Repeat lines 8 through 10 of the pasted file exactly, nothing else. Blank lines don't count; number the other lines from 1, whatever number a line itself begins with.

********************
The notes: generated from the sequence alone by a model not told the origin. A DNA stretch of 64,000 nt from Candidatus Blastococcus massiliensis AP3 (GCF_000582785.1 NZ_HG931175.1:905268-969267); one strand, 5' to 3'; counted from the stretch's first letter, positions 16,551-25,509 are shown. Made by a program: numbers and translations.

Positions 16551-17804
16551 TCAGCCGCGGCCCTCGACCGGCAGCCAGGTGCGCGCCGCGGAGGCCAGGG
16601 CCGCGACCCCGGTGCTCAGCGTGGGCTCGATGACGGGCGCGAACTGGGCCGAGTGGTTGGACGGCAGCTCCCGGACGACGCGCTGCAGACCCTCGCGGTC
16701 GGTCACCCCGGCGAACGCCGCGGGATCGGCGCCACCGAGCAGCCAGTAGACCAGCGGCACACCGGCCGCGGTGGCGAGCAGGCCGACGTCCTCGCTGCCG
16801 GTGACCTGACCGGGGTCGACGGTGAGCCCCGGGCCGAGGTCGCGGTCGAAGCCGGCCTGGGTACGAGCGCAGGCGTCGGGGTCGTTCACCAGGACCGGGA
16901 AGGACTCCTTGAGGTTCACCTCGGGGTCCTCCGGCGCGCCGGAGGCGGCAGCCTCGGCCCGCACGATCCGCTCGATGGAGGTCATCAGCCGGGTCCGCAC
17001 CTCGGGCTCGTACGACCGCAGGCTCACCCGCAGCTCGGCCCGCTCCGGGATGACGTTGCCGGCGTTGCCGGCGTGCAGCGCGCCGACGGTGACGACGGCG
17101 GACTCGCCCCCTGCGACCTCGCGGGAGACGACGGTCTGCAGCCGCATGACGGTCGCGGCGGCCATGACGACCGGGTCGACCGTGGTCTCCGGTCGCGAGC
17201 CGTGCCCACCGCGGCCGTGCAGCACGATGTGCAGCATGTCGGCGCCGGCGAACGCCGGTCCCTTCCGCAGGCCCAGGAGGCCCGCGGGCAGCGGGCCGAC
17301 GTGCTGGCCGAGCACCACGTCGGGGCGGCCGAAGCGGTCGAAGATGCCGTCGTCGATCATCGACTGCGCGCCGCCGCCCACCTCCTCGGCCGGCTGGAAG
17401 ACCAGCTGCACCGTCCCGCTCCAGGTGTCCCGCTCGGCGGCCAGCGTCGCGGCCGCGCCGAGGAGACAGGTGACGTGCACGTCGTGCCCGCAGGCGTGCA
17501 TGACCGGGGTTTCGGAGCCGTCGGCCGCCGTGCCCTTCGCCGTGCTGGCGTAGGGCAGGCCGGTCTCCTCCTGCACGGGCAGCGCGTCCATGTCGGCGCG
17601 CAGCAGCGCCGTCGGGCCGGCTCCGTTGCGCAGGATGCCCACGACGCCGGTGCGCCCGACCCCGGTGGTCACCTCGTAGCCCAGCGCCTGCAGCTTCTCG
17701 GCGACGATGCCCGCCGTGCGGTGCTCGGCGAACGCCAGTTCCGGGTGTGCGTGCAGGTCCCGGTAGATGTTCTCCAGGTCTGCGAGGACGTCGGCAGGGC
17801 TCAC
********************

17001 CTCGGGCTCGTACGACCGCAGGCTCACCCGCAGCTCGGCCCGCTCCGGGATGACGTTGCCGGCGTTGCCGGCGTGCAGCGCGCCGACGGTGACGACGGCG
17101 GACTCGCCCCCTGCGACCTCGCGGGAGACGACGGTCTGCAGCCGCATGACGGTCGCGGCGGCCATGACGACCGGGTCGACCGTGGTCTCCGGTCGCGAGC
17201 CGTGCCCACCGCGGCCGTGCAGCACGATGTGCAGCATGTCGGCGCCGGCGAACGCCGGTCCCTTCCGCAGGCCCAGGAGGCCCGCGGGCAGCGGGCCGAC